10 Feb 2022 Asking AmEx for Accountability on Racial Agenda
American Express pledged $1 billion to promote social justice causes. It was found to be subjecting its employees to a Critical Race Theory-inspired “Anti-Racism Initiative.” Yet it is unwilling to be up-front about these efforts and their results with the people who have invested money in the credit card giant.
If American Express was proud of its work and willing to stand behind the political direction that managers have taken the company, its lawyers should not be fighting a call for transparency. Instead, it is asking the Biden Administration to allow it to omit a shareholder proposal from the National Center’s Free Enterprise Project asking the company to perform a racial-equity audit and make those findings public.
In a commentary published by The Federalist, National Center Executive Vice President Justin Danhof asserted that “AmEx will disenfranchise its investors by denying them the right to vote on our resolution.” In making the case for the U.S. Securities and Exchange Council (SEC) to deny the company’s request for permission to keep FEP’s proposal off the American Express annual proxy statement, Justin wrote:
We firmly believe that our proposal would help AmEx, its employees, its shareholders and other similarly situated corporations. Employee trainings should be designed to increase worker morale and productivity. As we note in our proposal: “[t]raining materials that are too controversial or toxic to release to shareholders are necessarily inappropriate for use with employees, so that publication will increase executive thoughtfulness and decrease overall company risk, to the benefit of all stakeholders.”
American Express should be happy to let the American people – and its shareholders, in particular – know what they are doing to promote a political agenda during their day-to-day business. Justin noted:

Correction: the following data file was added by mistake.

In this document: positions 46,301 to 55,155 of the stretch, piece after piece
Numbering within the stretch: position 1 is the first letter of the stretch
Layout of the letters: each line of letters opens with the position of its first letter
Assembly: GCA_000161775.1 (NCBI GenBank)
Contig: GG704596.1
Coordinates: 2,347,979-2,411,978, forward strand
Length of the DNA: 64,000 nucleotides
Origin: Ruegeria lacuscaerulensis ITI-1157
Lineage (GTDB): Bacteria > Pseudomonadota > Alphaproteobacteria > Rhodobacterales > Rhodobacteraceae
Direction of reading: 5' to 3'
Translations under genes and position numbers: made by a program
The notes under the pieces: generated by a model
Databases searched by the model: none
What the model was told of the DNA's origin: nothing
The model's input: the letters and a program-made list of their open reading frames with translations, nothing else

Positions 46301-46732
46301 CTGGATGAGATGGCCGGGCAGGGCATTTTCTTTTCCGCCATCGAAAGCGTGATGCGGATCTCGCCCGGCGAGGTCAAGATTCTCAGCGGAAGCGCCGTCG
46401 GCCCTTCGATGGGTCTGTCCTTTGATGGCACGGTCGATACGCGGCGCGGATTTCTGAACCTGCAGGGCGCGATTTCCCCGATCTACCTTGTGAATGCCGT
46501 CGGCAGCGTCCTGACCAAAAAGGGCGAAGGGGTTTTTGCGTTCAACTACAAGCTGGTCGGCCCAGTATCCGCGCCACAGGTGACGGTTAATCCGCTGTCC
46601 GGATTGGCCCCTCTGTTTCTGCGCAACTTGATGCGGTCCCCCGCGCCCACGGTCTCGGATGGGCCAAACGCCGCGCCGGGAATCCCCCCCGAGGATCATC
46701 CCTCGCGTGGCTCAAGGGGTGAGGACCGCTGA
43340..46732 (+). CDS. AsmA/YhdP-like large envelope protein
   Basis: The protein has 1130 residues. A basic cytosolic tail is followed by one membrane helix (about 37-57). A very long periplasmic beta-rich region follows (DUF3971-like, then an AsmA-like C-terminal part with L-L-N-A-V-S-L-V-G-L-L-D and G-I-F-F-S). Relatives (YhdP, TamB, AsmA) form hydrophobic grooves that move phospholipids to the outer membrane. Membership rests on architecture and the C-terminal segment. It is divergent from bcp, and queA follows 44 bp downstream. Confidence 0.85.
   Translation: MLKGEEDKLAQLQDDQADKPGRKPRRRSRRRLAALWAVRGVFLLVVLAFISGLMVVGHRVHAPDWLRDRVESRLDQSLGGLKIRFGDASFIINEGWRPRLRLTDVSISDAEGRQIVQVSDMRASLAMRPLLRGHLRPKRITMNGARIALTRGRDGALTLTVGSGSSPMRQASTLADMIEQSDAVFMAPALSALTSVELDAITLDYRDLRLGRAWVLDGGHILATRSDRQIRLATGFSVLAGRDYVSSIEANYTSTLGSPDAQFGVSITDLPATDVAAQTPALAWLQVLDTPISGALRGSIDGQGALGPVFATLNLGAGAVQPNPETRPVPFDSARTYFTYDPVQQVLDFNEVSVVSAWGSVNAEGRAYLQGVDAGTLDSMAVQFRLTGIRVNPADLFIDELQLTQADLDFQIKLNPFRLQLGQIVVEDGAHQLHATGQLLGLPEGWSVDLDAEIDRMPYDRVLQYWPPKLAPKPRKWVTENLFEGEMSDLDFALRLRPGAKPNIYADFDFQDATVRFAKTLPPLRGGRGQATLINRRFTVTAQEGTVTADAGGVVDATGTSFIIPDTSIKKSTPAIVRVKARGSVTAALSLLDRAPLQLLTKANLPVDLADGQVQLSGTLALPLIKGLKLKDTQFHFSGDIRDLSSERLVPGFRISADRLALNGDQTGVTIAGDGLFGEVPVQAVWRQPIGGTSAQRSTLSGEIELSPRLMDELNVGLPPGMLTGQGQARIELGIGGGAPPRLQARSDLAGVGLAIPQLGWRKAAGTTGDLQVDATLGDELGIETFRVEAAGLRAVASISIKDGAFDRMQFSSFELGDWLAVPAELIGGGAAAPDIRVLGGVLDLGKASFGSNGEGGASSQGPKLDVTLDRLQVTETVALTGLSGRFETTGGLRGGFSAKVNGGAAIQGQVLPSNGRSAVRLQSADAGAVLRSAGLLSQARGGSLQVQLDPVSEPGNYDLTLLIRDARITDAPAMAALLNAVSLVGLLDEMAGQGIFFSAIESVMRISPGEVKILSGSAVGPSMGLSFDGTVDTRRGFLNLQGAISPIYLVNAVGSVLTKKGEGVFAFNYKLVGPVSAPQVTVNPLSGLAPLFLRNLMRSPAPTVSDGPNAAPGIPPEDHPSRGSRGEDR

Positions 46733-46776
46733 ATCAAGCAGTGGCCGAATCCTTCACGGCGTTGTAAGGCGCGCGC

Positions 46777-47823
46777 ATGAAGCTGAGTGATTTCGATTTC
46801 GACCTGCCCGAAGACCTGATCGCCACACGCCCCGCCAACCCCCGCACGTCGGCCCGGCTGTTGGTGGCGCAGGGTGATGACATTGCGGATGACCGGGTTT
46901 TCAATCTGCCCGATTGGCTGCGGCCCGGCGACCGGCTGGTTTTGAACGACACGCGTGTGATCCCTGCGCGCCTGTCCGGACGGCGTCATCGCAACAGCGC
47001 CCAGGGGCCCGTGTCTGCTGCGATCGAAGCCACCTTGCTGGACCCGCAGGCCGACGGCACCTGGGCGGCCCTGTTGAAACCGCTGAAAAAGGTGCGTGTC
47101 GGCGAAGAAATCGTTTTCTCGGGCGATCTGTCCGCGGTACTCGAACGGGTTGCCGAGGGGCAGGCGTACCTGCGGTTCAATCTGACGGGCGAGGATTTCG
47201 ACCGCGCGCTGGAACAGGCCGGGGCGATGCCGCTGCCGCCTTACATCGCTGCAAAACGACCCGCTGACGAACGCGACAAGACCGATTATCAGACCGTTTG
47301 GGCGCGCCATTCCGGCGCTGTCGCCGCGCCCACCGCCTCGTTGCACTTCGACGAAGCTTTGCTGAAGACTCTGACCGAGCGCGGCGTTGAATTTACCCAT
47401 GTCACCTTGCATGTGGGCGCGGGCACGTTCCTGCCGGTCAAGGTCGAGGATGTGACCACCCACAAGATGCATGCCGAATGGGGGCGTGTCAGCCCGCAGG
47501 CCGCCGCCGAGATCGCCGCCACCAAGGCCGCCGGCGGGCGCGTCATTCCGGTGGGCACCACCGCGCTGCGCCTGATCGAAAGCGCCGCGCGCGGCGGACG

[I]f the company’s racial trainings are noble and worthy of its employees’ time, why would American Express seek to block its shareholders from viewing and evaluating them? Surely if the company thinks its materials are helping with the “task of overcoming our country’s racist heritage,” as one of its leaked training materials states, then it would want those lessons shared near and far.
“Perhaps the charge card company’s protestations mean that what is known about these re-education programs are only the tip of the iceberg,” Justin suggested, “and what is known is damning.”
Considering that CEOs typically bristle at shareholders who want answers about how their investment is being handled, what the company is doing – especially after a formal audit is conducted – might justifiably raise a few eyebrows:
For example, [American Express] employees must rate their levels of privilege – based on skin-surface characteristics – and then if members of a subordinate group are present in a room, one must defer to them before one speaks. So, if, for example, a black female is present in a room, all white folks should stay silent until that black female gives her opinion or analysis of the topic.
Just out of curiosity, as a straight white male who holds the most senior position at the firm, does American Express Chief Executive Officer Stephen Squeri need to wait for everyone else in the room to speak before chiming in? Those meetings must take forever.
Company managers also brought in the great-grandson of the founder of the Nation of Islam as a speaker. Khalil Muhammad told the Fortune 500 company’s employees that capitalism is rooted in racism. Justin wrote that FEP’s shareholder proposal was meant to discover the “full slate of potentially racist bilge” in the American Express political portfolio.
Pointing out that the Biden Administration reimposed CRT-style training within the federal government – overturning a Trump Administration order – Justin suggested the SEC should be willing to “do the right thing” and allow American Express shareholders to decide if the company should let investors know the progress of the company’s social justice agenda.
To read all of Justin’s commentary – “Why is American Express Blocking an Audit of Its Race-Based Staff Training/” – click here to go to the website of The Federalist.